How to deal with leftover developer time in sprint
Sprint Goal is a sacred thing in scrum - it's the main priority of the sprint, and all developers shuold work together towards achieving it. Failing to achieve it is bad, and shouldn't be allowed to happen.
What should happen however when that is assured and there is still spare dev power in the team? That is a possibly common occurrence (given you would err on the side of achieving Sprint Goal while planning), and I couldn't find anything in scrum guide detailing what to do.
- You could add a new task they pick up to the sprint - but that is scope change, one that carries a serious risk of becoming a spillover
- You could let the developer just pick up a story that's not part of sprint - but than how do you track the work, that story does not show up on the sprint board, has no bounds on when it should be achieved and generally seems to be outside the system
- you could only let devs pick stories that can be finished in the sprint goal - at the risk that last one-two days of the sprint there will be no such stories.
If, during the Sprint, after selecting enough Product Backlog Items for the full Sprint, the team has met the Sprint Goal and all of the selected Product Backlog Items are Done, it's up to the team to decide what to do.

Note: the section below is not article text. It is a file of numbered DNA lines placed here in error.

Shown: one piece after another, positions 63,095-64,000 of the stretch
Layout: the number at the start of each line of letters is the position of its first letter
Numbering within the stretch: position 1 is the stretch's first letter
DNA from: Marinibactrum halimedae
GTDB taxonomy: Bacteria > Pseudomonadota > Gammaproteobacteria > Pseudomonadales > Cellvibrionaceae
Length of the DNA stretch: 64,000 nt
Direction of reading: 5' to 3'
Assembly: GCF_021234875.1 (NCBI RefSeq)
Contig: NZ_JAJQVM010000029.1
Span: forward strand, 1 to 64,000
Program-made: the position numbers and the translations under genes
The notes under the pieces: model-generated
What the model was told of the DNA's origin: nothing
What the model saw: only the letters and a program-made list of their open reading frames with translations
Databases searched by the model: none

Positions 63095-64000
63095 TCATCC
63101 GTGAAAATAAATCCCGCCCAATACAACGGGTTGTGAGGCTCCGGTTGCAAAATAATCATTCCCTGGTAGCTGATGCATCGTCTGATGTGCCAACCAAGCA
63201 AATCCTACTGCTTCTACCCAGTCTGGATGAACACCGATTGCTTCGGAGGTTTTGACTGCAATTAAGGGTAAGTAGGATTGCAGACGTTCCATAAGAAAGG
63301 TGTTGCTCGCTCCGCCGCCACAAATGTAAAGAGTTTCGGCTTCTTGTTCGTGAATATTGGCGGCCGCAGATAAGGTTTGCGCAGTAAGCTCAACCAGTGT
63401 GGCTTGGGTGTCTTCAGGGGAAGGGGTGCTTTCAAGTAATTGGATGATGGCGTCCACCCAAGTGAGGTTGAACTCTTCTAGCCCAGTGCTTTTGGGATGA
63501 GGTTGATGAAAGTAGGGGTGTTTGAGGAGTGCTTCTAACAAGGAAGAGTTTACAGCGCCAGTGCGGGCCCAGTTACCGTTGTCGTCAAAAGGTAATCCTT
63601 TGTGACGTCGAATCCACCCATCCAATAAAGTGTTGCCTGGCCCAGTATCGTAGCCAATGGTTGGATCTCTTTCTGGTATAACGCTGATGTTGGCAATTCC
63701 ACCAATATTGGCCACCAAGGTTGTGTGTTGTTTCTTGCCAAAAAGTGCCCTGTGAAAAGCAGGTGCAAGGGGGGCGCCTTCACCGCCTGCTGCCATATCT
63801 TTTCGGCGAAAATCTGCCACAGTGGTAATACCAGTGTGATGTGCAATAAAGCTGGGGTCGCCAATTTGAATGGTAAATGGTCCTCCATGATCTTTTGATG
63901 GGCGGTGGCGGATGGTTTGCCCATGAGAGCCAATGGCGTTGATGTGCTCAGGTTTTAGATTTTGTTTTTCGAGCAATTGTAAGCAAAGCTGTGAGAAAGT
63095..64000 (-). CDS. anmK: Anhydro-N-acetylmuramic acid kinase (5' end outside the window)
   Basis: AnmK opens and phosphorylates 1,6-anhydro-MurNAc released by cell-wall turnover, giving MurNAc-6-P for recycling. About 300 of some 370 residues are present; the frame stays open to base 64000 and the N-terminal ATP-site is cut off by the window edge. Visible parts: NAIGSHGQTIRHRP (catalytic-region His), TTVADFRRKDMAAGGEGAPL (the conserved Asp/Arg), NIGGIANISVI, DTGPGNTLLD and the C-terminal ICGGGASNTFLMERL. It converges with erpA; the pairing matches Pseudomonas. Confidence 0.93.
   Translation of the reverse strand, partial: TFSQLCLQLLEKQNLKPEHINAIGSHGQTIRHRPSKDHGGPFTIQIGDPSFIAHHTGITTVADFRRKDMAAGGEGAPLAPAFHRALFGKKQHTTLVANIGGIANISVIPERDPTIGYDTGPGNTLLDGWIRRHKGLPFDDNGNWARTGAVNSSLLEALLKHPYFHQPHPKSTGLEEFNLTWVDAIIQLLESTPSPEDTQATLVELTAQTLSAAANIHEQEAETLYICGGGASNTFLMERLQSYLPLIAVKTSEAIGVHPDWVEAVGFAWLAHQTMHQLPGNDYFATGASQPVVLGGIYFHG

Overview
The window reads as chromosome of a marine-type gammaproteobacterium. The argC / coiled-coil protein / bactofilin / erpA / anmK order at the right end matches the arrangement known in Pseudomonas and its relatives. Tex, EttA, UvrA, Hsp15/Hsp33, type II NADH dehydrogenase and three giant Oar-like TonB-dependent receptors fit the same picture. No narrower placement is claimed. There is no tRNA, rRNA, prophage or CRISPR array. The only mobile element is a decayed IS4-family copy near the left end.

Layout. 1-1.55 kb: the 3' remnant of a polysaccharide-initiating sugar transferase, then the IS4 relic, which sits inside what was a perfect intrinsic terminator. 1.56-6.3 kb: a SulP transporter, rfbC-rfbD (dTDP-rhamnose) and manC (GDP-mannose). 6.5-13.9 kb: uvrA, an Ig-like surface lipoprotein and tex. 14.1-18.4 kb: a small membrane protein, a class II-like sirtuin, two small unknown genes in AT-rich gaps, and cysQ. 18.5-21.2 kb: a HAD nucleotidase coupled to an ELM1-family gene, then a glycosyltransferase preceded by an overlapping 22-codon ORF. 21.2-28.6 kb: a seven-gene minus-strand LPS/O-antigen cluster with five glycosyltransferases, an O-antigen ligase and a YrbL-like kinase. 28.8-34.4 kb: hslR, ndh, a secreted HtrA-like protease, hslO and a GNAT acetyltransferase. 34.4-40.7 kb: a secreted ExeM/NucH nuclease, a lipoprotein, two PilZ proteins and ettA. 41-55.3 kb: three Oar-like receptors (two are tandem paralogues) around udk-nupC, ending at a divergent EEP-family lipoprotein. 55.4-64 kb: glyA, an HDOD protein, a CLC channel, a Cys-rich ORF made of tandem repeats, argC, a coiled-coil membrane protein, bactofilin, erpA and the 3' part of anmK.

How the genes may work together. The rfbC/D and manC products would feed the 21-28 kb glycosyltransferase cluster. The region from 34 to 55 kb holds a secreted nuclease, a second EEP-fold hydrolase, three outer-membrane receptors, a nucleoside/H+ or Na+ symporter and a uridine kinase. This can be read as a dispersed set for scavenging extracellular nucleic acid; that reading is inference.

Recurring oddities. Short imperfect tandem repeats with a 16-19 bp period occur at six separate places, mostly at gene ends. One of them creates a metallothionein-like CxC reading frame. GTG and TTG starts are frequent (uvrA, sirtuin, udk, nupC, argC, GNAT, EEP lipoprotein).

I'd be hesitant to pull more work from the Product Backlog. The ordering of the Product Backlog may change as a result of the Sprint Review, which would make any unfinished work not only "spillover", but also waste if it's not done. If this is selected, the Product Owner can help pick something that is likely to still be at the top of the Product Backlog at the next Sprint.
I'd focus on things that can help the team's performance. Refining work in the Product Backlog. Process improvements that need the Developers' attention. Identifying and quantifying technical debt that may be too big to just fix. Finding ways to improve the Definition of Done, which may require some kind of technical enablement to make it efficient. Learning new skills to become more cross-functional.